a chef prepares sushi at a restaurant in Tokyo

Looking for some of the best places to get sushi in Tokyo? These are all solid bets. (Photo: Getty Images)


From Casual to High-End, These Tokyo Sushi Restaurants Prepare Impeccable Seafood 

From buzzy izakayas to chic kaiseki restaurants, dining in Tokyo is a near-outrageous pleasure. Arguably the best seafood in the world passes through Toyosu Market, and much of that ends up at sushi counters throughout the city that very same day.  

With thousands of restaurants slicing up sashimi and rolling maki, there’s something to satisfy sushi lovers of all stripes here. Whether you’re looking for a quick conveyor belt lunch or a multicourse meal you’ll remember fondly for years, here are just a few of the top sushi spots to experience in the capital city.  

As always, check for travel guidelines and closures before planning your trip.  

High-End Omakase 

a chef prepares sashimi in Tokyo
You can expect impeccable dishes from a high-end omakase. (Photo: Getty Images)

If there’s one place on the planet to really splurge on seafood, Tokyo is it. It’s often pointed out that the city has more Michelin stars than Paris — or anywhere, for that matter — and after spending an evening feasting on prime toro, uni and abalone at one of its many fine dining stars, it’s easy to understand why.  

It’s impossible to talk about sticker-shock restaurants without mentioning Sukiyabashi Jiro, the (still practically impossible to get into) spot that inspired the documentary “Jiro Dreams of Sushi.” Should you score one of the coveted 10 seats here, you’ll have to fork over a pretty penny, and you’ll have to play by Jiro Ono’s rules. That means no flip-flops and no talking beyond a reverent whisper. 

Sukiyabashi Jiro is sublime, but it’s far from the only game in town. Chef Takao Ishiyama shares Jiro Ono’s passion for craft but not his formality. Chef Ishiyama has been known to chat casually with diners and even tolerate the occasional smartphone photo. After cutting his teeth at a two-Michelin-star restaurant, the prodigy rocketed to fame and is now at the helm of his eponymous Sushi Ishiyama.  

An equally transcendent — but less fussy — experience can be had at Sushi Kokoro, where chefs Michimasa Nakamura, serve exquisite nigiri.  

Casual Sushi Restaurants  

sushi and sashimi dishes on a conveyer belt in a Tokyo restaurant
Some casual sushi restaurants in Tokyo distribute dishes on conveyer belts. (Photo: Getty Images) 

While you can shell out a month’s rent for a few rounds of nigiri in this city, you certainly don’t have to in order to eat well. One of the great things about Tokyo is that the sushi standards are so high that even a train station bento box would pass muster in most restaurants elsewhere.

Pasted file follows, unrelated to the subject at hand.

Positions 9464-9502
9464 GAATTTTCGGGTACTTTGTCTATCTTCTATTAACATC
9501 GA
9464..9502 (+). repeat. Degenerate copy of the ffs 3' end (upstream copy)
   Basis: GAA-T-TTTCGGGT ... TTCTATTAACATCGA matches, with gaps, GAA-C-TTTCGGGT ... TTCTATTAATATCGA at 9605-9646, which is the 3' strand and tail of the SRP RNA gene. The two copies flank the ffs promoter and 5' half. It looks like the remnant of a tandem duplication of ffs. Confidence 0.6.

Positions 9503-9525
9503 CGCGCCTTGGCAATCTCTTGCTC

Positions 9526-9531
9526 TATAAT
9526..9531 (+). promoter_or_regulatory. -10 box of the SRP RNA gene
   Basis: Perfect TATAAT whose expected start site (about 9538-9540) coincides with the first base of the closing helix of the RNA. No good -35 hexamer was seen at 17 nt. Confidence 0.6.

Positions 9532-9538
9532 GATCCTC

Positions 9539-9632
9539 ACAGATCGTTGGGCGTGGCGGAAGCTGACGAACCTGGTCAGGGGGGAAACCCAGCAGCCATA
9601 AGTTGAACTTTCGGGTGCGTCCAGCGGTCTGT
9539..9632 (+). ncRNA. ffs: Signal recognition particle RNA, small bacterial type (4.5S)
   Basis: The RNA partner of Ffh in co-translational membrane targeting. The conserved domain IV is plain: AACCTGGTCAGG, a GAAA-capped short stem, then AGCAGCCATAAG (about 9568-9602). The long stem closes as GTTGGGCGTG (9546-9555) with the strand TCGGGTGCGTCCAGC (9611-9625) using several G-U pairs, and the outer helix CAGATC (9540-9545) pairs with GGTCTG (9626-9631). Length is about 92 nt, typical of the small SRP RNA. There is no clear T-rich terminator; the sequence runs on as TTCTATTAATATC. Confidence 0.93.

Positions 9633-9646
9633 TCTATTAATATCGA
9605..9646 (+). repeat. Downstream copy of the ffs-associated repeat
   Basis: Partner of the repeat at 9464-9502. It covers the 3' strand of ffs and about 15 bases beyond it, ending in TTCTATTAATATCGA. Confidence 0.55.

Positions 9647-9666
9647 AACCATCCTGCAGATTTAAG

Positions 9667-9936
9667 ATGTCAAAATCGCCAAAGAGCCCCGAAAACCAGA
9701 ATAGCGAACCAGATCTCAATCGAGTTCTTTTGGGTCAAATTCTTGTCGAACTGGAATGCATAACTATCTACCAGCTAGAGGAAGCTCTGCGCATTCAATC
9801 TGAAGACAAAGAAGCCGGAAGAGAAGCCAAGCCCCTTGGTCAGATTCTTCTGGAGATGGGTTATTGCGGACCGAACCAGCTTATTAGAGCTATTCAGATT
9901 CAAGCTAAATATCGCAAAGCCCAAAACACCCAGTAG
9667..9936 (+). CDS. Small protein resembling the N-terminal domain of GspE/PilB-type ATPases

For instance, Toriton sources its seafood straight from the frigid waters of Hokkaido and flies it straight to the conveyor belt. Toppings are generous, and prices are unbeatable. A tekka maki (tuna roll) or a pair of salmon nigiri will set you back just a few yen.  

Another popular, wallet-friendly standout is Pintokona in Roppongi Hills. It prides itself on its exceptional fatty tuna, and the delicious “Value Sushi Meal” lunch set lives up to its name. 

If you’re willing to splurge a tad more, Manten Sushi Marunouchi is well worth a few extra yen. The evening omakase set features premium cuts perched atop immaculately seasoned rice. It’s a steal, but one that still feels indulgent.  

Family-Friendly Sushi Restaurants 

a table with dishes at Hinokizaka at The Ritz-Carlton, Tokyo
Treat your family to a delicious sushi experience. (Photo: Getty Images) 

Some tiny travelers may turn up their noses at raw seafood, but others may just find that they like it — a whole lot. While some of the more austere omakases don’t take too kindly to children, others are perfectly welcoming, provided little ones mind their table manners. 

If your kids want to dabble in an omakase experience, Mai, located at The Westin Tokyo, will gladly offer them a taste of sushi in their exceptional multicourse kids menu. The set also features comforting classics like fried chicken, grilled fish, simmered beef and chawanmushi (egg custard), along with optional add-ons like tuna sashimi and tempura. It’s the perfect way to let the kiddos try a little bit of everything. 

For sophisticated tots, it doesn’t get better than Sushi Ishijima, an elegant eight-seater that’s happy to accommodate diners of all ages. The menu varies according to the fresh catch of the day. Best of all, the restaurant offers a reasonably priced 12-piece omakase lunch, which is both a killer deal and speedy enough to keep even toddlers from getting too squirmy.  

When you’re traveling with multiple kids in tow, it can sometimes feel impossible to please everyone’s palates. The next time your teenager is craving sushi but your littlest diner only eats fish fingers, make a reservation at Hinokizaka. This sleek restaurant at The Ritz-Carlton, Tokyo is really four eateries in one. Teppanyaki, kaiseki, tempura and sushi are all on the menu. No matter which section you sit in, the jaw-dropping views of Roppongi are sure to be a crowd-pleaser. 

If your kids love to eat with their hands, they’re in luck. Gonpachi Nori-Temaki Harajuku excels at temaki, or handrolls, which might just be the ultimate finger food. All of the temaki here are rolled to order and feature fat slices of fish atop perfectly vinegared rice. Prices are extremely reasonable, and there’s enough range on the menu to accommodate picky eaters. Sushi skeptics can opt for a simple tamago roll, with lightly seasoned omelet in the middle, while parents chow down on uni with salmon roe.